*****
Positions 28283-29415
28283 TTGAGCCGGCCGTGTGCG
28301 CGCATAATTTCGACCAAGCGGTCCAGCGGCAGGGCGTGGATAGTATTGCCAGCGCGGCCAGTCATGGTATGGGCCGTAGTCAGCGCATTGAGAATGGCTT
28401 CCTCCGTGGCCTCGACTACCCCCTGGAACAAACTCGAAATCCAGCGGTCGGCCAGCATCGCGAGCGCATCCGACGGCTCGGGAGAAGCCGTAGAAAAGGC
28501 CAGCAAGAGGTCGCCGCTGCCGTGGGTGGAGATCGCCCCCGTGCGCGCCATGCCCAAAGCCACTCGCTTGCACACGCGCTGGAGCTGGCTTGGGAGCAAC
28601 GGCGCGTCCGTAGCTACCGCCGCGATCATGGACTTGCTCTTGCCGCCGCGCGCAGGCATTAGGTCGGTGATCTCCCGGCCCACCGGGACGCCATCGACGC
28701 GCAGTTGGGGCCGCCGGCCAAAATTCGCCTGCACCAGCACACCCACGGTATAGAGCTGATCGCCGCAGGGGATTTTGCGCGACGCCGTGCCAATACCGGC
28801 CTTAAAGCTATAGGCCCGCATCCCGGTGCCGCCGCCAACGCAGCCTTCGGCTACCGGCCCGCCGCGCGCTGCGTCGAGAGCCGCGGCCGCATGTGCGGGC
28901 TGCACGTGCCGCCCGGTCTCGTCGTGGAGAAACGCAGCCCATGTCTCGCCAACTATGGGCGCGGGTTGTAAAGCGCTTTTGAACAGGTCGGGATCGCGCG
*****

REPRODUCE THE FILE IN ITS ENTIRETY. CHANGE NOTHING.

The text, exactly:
Positions 28283-29415
28283 TTGAGCCGGCCGTGTGCG
28301 CGCATAATTTCGACCAAGCGGTCCAGCGGCAGGGCGTGGATAGTATTGCCAGCGCGGCCAGTCATGGTATGGGCCGTAGTCAGCGCATTGAGAATGGCTT
28401 CCTCCGTGGCCTCGACTACCCCCTGGAACAAACTCGAAATCCAGCGGTCGGCCAGCATCGCGAGCGCATCCGACGGCTCGGGAGAAGCCGTAGAAAAGGC
28501 CAGCAAGAGGTCGCCGCTGCCGTGGGTGGAGATCGCCCCCGTGCGCGCCATGCCCAAAGCCACTCGCTTGCACACGCGCTGGAGCTGGCTTGGGAGCAAC
28601 GGCGCGTCCGTAGCTACCGCCGCGATCATGGACTTGCTCTTGCCGCCGCGCGCAGGCATTAGGTCGGTGATCTCCCGGCCCACCGGGACGCCATCGACGC
28701 GCAGTTGGGGCCGCCGGCCAAAATTCGCCTGCACCAGCACACCCACGGTATAGAGCTGATCGCCGCAGGGGATTTTGCGCGACGCCGTGCCAATACCGGC
28801 CTTAAAGCTATAGGCCCGCATCCCGGTGCCGCCGCCAACGCAGCCTTCGGCTACCGGCCCGCCGCGCGCTGCGTCGAGAGCCGCGGCCGCATGTGCGGGC
28901 TGCACGTGCCGCCCGGTCTCGTCGTGGAGAAACGCAGCCCATGTCTCGCCAACTATGGGCGCGGGTTGTAAAGCGCTTTTGAACAGGTCGGGATCGCGCG